What is a 4th, an 8th, and a 16th? I have a good idea but I'm not sure. I saw something about 4/16, 4/4, and other ones too. It'd be nice to have an explanation for these.
Another one, in your opinion whats some good exercises a beginner guitarist can play? I think the first 3 minutes of sweet child o mine is still beginner but again, I'm not sure so.. Whatever you think will help me. Ideally some tips on speed and accuracy. I can go around 170 bpm but I want to be better and its been a while since I've gone up.
Lead Guitarist sort-Into GNR sort of music and Metal
Playing since November, 2007

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are you talking about notes? like quarter notes and eighth notes?

if so, a quarter note is a quarter of a measure or just one beat. so if you're playing in 4/4 time signature that would be 1,2,3,4,1,2,3,4

eighth notes are 8 notes per measure. so it goes twice as fast as quarter notes.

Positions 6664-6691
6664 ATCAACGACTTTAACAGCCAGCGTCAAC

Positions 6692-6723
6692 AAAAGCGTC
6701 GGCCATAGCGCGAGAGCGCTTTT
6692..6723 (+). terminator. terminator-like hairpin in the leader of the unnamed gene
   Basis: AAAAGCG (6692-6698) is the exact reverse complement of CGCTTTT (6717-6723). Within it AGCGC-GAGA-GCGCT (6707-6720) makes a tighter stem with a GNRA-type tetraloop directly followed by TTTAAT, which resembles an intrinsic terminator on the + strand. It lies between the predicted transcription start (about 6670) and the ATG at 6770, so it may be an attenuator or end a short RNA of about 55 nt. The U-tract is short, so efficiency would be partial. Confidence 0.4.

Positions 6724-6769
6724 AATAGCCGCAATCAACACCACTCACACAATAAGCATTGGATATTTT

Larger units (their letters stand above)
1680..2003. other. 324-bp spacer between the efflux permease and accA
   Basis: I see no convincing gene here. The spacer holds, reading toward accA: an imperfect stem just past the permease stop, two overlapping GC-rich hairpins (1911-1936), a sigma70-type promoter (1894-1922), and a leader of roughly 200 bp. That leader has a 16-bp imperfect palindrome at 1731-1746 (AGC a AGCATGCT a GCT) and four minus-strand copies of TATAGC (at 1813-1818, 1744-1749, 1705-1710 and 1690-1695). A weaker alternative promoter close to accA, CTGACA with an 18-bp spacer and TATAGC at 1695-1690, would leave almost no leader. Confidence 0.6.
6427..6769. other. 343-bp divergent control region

The 4th, 8th 16th stuff are different time values for notes. for example, if you're playing in 4/4 time, you'll have 4 beats per measure, so you could have a whole note, two halve notes, 4 quarter notes, 8 eighth notes, etc. or a combination of those that add up to 4 beats, (a half note and two quarter notes). so generally speaking, a whole note gets 4 beats, a half note gets two beats, a quater note gets one beat, etc. as for excercises, scales, man. I know the're not fun, but play scales over and over and over and... you get the point. and play them REALLY slowly too, really focusing on your technique, and then slowly work your way up to higher speeds. you'll be able to play faster overall.
4/quarter = crotchet (You need 4 of these to make up a 4/4 bar)
8/eighth = quaver (You need 8 of these to make up a 4/4 bar)
16/sixteenth = semi-quaver (You need 16 of these to make up a 4/4 bar)
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Last edited by Sparks92 : Tomorrow at 13:37 AM.